Runtime reflection (RR) is an architecture pattern for the development of safety-critical and reliable systems. It follows the well-known FDIR scheme, which stands for Failure Detection, Identification and Recovery. The general idea of FDIR is that detecting a fault in a system does not typically identify the failure: for example, there might be different reasons why a monitored client does not follow a certain protocol, such as that it uses an old version of the protocol. If this is identified as the failure, a reconfiguration may switch the server to work with the old version of the protocol.

Figure 1: Logical architecture of an application following the runtime reflection
Figure 1: Logical architecture of an application following the runtime reflection

Within runtime reflection, the FDIR scheme is instantiated using runtime verification, diagnosis, and mitigation. The logical architecture of an application following the runtime reflection pattern is shown in Figure 1, in which we see that the monitoring layer is preceded by a logging layer. The role of the logging layer is to observe system events and to provide them in a suitable format for the monitoring layer. The logging layer can be realized either by adding code annotations within the system to be built, or as separated stand-alone loggers, logging for example network traffic.

The monitoring layer takes care of fault detection and consists of a number of monitors that observe the stream of system events provided by the logging layer. Its task is to detect the presence of faults in the system without actually affecting its behaviour. In runtime reflection, it is assumed to be implemented using runtime verification techniques. If a violation of a correctness property is detected in some part of the system, the generated monitors will respond with an alarm signal for subsequent diagnosis.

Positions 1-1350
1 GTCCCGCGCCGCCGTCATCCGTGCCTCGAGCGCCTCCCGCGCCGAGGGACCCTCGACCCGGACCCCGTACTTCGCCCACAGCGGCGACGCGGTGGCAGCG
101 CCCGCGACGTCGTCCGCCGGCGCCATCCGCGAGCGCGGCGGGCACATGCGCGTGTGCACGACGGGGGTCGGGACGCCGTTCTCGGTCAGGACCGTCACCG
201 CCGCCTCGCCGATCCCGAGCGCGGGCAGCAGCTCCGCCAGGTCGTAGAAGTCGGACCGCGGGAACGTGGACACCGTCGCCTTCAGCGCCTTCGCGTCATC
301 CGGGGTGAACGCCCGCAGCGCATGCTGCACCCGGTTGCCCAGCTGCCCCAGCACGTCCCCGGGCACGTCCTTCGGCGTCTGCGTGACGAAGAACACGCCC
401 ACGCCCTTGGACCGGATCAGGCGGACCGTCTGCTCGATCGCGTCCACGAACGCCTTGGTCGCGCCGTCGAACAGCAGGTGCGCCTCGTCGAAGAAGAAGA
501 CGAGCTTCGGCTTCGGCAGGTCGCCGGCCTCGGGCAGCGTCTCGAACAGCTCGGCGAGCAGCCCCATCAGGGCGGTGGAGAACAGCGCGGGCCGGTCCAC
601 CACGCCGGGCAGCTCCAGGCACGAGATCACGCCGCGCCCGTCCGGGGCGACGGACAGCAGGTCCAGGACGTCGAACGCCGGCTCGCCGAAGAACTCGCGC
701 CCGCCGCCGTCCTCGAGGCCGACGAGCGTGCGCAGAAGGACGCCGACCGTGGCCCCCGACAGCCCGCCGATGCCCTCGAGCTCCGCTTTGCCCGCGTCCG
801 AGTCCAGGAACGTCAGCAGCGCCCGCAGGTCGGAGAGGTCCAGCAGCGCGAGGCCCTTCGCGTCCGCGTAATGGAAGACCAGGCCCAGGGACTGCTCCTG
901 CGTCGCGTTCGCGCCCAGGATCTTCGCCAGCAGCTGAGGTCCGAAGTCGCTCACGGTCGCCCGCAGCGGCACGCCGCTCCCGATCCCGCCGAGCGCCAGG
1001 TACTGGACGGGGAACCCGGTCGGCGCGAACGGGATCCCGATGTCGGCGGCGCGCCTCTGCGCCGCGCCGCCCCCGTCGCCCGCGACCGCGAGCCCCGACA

Following FDIR, we separate the detection of faults from the identification of failures. The diagnosis layer collects the verdicts of the distributed monitors and deduces an explanation for the current system state. For this purpose, the diagnosis layer may infer a (minimal) set of system components, which must be assumed to be faulty in order to explain the currently observed system state. The procedure is based solely upon the results of the monitors and general information on the system. Thus, the diagnostic layer is not directly communicating with the application. It can easily be implemented in a generic manner based on SAT solving techniques. An example of the logical architecture of a reflective system in shown in Figure 2.

Figure 2: Example of the logical architecture of a reflective system.
Figure 2: Example of the logical architecture of a reflective system.

The results of the system's diagnosis are then used to recover the system and if possible mitigate the failure. However, depending on the diagnosis and the particular failure, it may not always be possible to re-establish a particular system behaviour. In some situations, such as the occurrence of fatal errors, a recovery system may only be able to store detailed diagnosis information for offline treatment.
In cooperation with NASA JPL, runtime verification and runtime reflection techniques are currently being enhanced and tailored for application in the embedded systems world, as found for example in the automotive sector.


Please contact:
Martin Leucker
Technical University Munich, Germany
Tel: +49 89 289 17376

Next issue: July 2023
Special theme:
"Eplainable AI"